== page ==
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Ways to keep film stock safe


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#1 Jonathan Bryant

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Posted 04 August 2005 - 12:09 PM

What are the key condititions to make film last? What temperture works best? If I put in my fridge at home with drinks and food how do I keep moisture out of the film?
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#2 John Pytlak RIP

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Posted 04 August 2005 - 01:24 PM

What are the key condititions to make film last? What temperture works best? If I put in my fridge at home with drinks and food how do I keep moisture out of the film?

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Lots on the Kodak website:

http://www.kodak.com...rage_cond.jhtml

http://www.kodak.com...b/tib5202.shtml

When you refrigerate film, it should be in a sealed container (taped cans). The unopened manufacturer's packaging is fine. Don't freeze film that may have gotten too damp during very high humidity conditions (trapped moisture can cause ice crystals).

Although low storage temperatures greatly slow the deterioration of the film, ambient radiation can adversely affect even film in cold storage over a period of years, especially for high speed films.
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#3 Steven Budden

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Posted 04 August 2005 - 04:34 PM

Also, is it advisable to refrigerate raw stock, processed stock, and prints?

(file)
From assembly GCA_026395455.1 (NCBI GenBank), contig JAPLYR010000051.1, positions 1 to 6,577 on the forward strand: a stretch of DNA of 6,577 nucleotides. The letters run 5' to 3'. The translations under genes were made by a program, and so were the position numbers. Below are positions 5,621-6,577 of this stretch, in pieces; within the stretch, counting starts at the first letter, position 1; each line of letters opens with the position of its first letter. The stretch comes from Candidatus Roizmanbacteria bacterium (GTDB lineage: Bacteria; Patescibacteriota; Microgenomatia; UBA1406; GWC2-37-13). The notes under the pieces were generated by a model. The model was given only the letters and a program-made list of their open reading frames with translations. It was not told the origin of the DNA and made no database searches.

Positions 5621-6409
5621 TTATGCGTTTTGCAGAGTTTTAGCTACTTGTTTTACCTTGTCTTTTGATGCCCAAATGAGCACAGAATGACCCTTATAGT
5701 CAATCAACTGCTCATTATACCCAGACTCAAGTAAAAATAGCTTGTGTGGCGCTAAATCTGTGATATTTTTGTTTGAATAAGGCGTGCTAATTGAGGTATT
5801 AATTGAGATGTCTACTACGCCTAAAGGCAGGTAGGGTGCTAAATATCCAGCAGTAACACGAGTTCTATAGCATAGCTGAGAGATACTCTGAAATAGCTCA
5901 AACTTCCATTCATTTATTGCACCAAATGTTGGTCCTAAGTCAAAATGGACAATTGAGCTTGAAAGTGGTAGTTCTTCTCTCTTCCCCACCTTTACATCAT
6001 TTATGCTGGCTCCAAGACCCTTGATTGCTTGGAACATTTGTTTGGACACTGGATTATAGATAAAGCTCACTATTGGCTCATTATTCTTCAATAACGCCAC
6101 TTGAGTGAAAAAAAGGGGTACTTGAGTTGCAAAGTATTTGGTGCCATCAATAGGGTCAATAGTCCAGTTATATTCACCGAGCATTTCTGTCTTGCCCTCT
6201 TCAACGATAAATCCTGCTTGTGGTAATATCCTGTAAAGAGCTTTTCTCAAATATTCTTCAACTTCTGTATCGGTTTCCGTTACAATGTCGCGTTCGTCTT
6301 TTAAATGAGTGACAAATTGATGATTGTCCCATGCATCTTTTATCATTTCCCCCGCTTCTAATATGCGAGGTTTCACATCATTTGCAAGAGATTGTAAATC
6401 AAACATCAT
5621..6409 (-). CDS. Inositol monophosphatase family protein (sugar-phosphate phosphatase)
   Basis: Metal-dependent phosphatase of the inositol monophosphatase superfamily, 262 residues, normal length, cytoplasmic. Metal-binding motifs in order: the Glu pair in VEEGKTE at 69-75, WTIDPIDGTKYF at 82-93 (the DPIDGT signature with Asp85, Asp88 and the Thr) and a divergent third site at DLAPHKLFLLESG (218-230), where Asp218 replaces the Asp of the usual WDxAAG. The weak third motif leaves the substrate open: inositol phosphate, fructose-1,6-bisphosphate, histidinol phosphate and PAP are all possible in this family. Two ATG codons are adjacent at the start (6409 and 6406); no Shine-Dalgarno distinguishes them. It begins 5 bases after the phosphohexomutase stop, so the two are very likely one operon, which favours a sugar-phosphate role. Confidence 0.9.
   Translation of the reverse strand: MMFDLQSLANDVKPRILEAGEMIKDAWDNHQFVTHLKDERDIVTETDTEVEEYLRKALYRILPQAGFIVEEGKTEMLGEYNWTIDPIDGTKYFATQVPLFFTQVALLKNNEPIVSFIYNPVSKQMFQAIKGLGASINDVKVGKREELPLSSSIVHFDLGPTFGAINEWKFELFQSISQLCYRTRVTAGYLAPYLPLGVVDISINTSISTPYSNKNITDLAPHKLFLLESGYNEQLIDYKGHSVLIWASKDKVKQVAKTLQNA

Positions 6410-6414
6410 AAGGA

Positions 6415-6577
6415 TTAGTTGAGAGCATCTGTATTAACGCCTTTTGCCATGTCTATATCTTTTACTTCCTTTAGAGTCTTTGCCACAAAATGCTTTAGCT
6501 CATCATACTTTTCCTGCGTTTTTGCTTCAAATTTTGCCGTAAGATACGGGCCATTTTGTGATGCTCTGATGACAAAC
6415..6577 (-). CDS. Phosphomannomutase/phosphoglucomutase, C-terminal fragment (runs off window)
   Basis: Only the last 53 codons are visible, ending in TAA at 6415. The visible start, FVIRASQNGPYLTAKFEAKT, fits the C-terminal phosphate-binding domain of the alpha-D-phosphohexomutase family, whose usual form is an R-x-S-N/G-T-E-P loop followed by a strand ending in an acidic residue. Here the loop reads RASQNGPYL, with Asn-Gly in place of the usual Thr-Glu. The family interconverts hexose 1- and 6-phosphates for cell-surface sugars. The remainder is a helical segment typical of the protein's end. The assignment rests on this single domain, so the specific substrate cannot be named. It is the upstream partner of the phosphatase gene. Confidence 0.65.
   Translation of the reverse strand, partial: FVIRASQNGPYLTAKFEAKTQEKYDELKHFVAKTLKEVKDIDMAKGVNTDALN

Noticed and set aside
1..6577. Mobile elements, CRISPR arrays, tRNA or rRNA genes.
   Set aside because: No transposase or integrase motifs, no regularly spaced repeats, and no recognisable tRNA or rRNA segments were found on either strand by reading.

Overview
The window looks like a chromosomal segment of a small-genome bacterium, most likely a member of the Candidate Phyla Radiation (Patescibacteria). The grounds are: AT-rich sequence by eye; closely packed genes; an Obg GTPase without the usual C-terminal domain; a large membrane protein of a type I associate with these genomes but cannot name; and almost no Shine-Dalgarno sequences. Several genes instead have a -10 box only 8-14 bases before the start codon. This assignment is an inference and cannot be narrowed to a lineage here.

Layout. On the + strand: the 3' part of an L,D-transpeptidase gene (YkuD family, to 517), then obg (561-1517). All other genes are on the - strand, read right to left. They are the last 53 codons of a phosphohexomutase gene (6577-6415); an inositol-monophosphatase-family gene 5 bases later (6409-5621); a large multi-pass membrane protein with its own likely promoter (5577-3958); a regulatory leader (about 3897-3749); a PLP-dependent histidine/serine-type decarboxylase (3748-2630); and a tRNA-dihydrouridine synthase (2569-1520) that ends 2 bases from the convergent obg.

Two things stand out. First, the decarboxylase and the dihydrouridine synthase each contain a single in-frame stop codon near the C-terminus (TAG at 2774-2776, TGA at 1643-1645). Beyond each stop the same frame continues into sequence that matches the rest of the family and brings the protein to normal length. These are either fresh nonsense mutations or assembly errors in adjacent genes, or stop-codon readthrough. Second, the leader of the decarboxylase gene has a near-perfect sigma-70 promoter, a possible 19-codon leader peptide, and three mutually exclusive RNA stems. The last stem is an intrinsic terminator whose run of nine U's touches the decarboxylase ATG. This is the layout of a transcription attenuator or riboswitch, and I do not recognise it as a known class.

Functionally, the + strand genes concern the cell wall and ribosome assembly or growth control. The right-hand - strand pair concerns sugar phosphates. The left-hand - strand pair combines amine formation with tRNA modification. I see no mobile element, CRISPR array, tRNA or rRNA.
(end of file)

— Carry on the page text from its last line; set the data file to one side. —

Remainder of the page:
Steven
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#4 John Pytlak RIP

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Posted 04 August 2005 - 08:57 PM

Also, is it advisable to refrigerate raw stock, processed stock, and prints?
Steven

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The Kodak website has a wealth of information about proper storage and handling of processed film:

http://www.kodak.com....11.12.10&lc=en

http://www.kodak.com....11.12.14&lc=en

SMPTE Recommended Practice RP131 specifies conditions for long term storage of motion picture film.

In general, keep processed film cool, dry and vented. If sealed cans must be used, use Molecular Sieves to maintain a dry "microclimate" in the can, and adsorb any acid vapors:

http://www.kodak.com...4.11.12.6&lc=en
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#5 Jonathan Bryant

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Posted 06 August 2005 - 05:30 PM

John,

Did you ever read my post about inexpensive 16mm film scanners for computers? Wouldn't that increase the amount of film you guys sell because people could transfer their film alot cheaper than going to a telecine facility?
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#6 John Pytlak RIP

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Posted 07 August 2005 - 03:24 PM

John,

      Did you ever read my post about inexpensive 16mm film scanners for computers? Wouldn't that increase the amount of film you guys sell because people could transfer their film alot cheaper than going to a telecine facility?

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As with most things, usually you get what you pay for:

http://www.kodak.com...=0.1.4.15&lc=en

There is a reason high end telecines and datacines cost so much, and being a colorist is a highly regarded professional career.
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rebotnix Technologies

Willys Widgets

Media Blackout - Custom Cables and AKS

Aerial Filmworks

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The Slider

Broadcast Solutions Inc

New Pro Video - New and Used Equipment

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